Sure there are ramifications to using this technique but, to me at least, it should be the developer choosing to use the technique or not as opposed to the framework simply not allowing it. (Yes I know Rails is opinionated, but so are the developers using it!)

  • Zyclops
  • JJ

    JJ June 18th, 2008 @ 11:31 AM

    +1. Using Rails 2.1 for only 2 weeks, I've already encountered a situation where this bang syntax would have been more intuitive and tidier.

  • Ryan Bates

    Ryan Bates June 22nd, 2008 @ 06:07 AM

    There seems to be a lot of interest in this patch, any chance of it being accepted?

    Regarding keeping scopes immutable, I fail to see what big advantages this brings. It's easy enough to clear any caches in the "replace" method, and if the developer needs it to be immutable he can call "freeze" on it. Is there a case where this would not be sufficient?

  • Lawrence Pit

    Lawrence Pit June 26th, 2008 @ 03:54 AM

    • Tag set to activerecord, named_scope, patch, tested

    This patch is flawed. Given the examples and the tests in the patch:

    topics = Topic.approved

    topics.replied!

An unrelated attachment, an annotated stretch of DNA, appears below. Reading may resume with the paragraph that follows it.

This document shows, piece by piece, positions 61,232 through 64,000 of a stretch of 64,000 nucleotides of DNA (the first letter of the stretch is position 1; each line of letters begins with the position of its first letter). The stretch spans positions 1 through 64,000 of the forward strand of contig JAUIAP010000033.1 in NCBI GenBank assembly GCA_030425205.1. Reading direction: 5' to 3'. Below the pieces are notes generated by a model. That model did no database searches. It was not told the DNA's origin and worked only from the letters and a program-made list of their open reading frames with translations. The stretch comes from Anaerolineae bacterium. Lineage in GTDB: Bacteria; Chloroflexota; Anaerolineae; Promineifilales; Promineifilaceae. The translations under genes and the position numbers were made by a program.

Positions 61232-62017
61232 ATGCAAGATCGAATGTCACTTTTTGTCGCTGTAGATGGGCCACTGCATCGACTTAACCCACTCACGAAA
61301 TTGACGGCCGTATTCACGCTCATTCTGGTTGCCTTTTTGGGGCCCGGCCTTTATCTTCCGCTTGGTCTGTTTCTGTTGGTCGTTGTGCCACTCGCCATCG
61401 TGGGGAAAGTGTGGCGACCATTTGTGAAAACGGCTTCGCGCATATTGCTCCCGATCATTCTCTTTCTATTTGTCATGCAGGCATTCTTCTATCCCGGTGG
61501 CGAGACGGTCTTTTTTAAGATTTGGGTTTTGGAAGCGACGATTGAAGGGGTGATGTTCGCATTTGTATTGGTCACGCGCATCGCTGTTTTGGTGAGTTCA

topics.scoped!

    I don't see why anyone would want this, as this would execute 3 queries. I think the whole idea is to mix the scopes you want, and then execute 1 query.

    When you do this:

    scope = Product.scoped({})

    you effectively executed a query to fetch all the products. Every time you assign a new scope a query is executed. So building up your conditions this way is highly inefficient.

    Given railscast 112 (which end result does 6 queries), instead of assigning a new scope each time, what you'd need to do is build up your conditions as a hash, and then simply call Product.all(conditions) once.

    The example given in Railscast 113 doesn't work at all, even with this patch is applied. It simply returns all products. The block argument |scope| is useless as yield doesn't pass any value to it. A block given to named_scope only allows to extend it (the block is passed into Module.new, that's all).

    I do see what Ryan was trying to do, and I think the idea is very nice. But it needs a different implementation.

    As a suggestion, possibly allow this:

    def find_topics

    scope = Topic.approved_scope

    scope.replied_scope!

    scope.assigned_scope!(current_user) if current_user

    scope.price_scope!(price) if price